Bangladesh ‘postpones’ lifting of suspension on manpower export to Lebanon

Ns News Online DeskNs News Online Desk: Bangladesh has not ‘stopped’ exporting manpower in Lebanon, but ‘postponed’ it for the moment: Envoy
Around 150,000 Bangladeshi workers are currently employed in Lebanon, mostly as home helpers

DHAKA: “I have been waiting to go Lebanon for the last six months. It was all set and I was about to take the flight in the next few weeks,” says 27-year-old Mohammed Azimuddin, a Bangladeshi laborer, hoping to find a better future abroad.
Azimuddin was supposed to join a Lebanese company as a cleaner. But now he has to wait another few months as Bangladesh has “postponed” the export of manpower to Lebanon until further notice.
Bangladesh had announced the suspension of exported labor to Lebanon on Aug. 26, citing problems created by some of the recruiting agents.
“It has been decided that the attestation of job contracts by the Embassy of Bangladesh in Beirut will remain suspended until further orders,” read a statement issued by the Bangladeshi mission in Beirut.
Now, many Bangladeshi workers such as Azimuddin are uncertain of their future.
The authorities in Bangladesh are preparing a “new guideline” for the recruiting agents to send workers to Lebanon, putting many aspiring jobseekers in dismay.
However, Bangladesh Ambassador to Lebanon Abdul Motaleb Sarker told Arab News that they have not “stopped” exporting manpower to Lebanon but rather “postponed” it.
“We are currently drafting new guidelines in this regard and are passing through a transition phase,” said Sarker.
The new system will require the recruiting agencies to initially submit their recruiting requirements to the Bangladesh Embassy, which will “examine and scrutinize” the employers’ job requirements.
“Recently, many Bangladeshi workers were confronted with a situation where they found themselves doing a different job after landing in Lebanon from what they were promised by the recruiter. We are now streamlining the process to eradicate the irregularities which will help hundreds of Bangladeshi workers abroad,” said Sarker.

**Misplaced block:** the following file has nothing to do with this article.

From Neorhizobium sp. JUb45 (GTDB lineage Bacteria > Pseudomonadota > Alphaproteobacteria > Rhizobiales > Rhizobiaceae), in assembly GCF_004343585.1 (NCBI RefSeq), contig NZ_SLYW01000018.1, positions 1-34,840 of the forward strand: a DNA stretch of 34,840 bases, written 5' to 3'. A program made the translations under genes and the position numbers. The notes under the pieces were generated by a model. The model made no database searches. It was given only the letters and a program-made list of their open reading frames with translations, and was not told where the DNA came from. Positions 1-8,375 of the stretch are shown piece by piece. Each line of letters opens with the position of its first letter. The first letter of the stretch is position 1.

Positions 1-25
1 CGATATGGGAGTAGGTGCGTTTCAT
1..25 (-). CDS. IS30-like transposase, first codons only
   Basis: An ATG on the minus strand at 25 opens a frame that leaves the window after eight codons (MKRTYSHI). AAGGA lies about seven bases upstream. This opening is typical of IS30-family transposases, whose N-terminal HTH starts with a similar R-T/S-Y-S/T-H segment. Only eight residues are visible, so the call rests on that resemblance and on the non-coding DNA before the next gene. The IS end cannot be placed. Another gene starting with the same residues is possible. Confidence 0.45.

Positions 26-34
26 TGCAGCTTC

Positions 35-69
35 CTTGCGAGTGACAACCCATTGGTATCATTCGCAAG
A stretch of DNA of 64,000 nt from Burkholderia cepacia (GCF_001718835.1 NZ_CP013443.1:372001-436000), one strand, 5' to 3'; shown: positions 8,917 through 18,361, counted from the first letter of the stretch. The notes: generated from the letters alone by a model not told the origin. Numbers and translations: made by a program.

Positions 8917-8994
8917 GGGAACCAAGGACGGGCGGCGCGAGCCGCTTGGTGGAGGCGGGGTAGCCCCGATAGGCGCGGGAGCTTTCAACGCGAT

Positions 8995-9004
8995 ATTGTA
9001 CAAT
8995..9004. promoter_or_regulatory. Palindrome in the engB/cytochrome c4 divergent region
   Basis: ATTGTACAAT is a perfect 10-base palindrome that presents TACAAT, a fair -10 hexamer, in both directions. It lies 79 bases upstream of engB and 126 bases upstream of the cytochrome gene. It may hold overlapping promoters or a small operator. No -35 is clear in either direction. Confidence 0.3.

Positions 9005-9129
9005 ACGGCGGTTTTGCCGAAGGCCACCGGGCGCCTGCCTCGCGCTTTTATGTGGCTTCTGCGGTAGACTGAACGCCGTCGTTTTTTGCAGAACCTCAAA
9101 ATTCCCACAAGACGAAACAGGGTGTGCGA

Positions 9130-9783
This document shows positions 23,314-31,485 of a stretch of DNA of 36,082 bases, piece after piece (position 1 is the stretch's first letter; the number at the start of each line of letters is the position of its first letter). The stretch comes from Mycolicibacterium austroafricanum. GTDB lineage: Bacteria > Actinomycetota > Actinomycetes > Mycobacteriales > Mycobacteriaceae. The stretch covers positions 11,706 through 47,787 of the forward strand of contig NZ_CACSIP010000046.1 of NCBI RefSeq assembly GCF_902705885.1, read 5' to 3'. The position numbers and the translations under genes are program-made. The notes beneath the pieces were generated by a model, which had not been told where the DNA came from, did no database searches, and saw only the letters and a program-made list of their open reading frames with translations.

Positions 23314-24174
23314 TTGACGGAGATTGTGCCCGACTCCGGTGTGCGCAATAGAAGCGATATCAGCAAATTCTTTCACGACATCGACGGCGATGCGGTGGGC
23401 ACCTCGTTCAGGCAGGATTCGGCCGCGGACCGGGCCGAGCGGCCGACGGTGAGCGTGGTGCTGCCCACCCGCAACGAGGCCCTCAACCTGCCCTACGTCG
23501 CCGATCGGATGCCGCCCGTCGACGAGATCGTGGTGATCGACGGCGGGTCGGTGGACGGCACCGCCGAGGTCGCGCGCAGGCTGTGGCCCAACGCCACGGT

Ali Haider, former secretary-general of the Bangladesh Association of International Recruiting Agencies, told Arab News: “In Lebanon’s labor market, some Bangladeshi middlemen have created trouble for the past few years. In many cases, these middlemen are increasing the cost of exporting manpower, eventually burdening our poor workers.”
He urged the government to take immediate steps to “protect the poor workers’ rights.”
During a recent visit to Lebanon, Dr. Namita Halder, expatriates’ welfare and overseas employment secretary of Bangladesh, announced to enhance the staff at Bangladeshi mission in Beirut to resolve the manpower export issue and ensure the wellbeing of the expatriate workers.
Bangladesh mission chief Sarker expects to receive the additional staff in the coming months and hopes to be able to resume the manpower export process soon.
Around 150,000 Bangladeshi workers are currently serving in Lebanon’s labor market, mostly as home helpers. Bangladesh has sent around 80,000 housemaids to Lebanon in the past few years alone.
Currently, Lebanon is not taking labor from Bangladesh in categories other than housemaids and janitors, the Bangladesh ambassador to Lebanon said.
“This has been done with a view to creating more working scope for the refugees from the region. We hope that once the Syrian refugee crisis is over, we will be able to export more human resources to Lebanon in other categories as well,” said Sarker.

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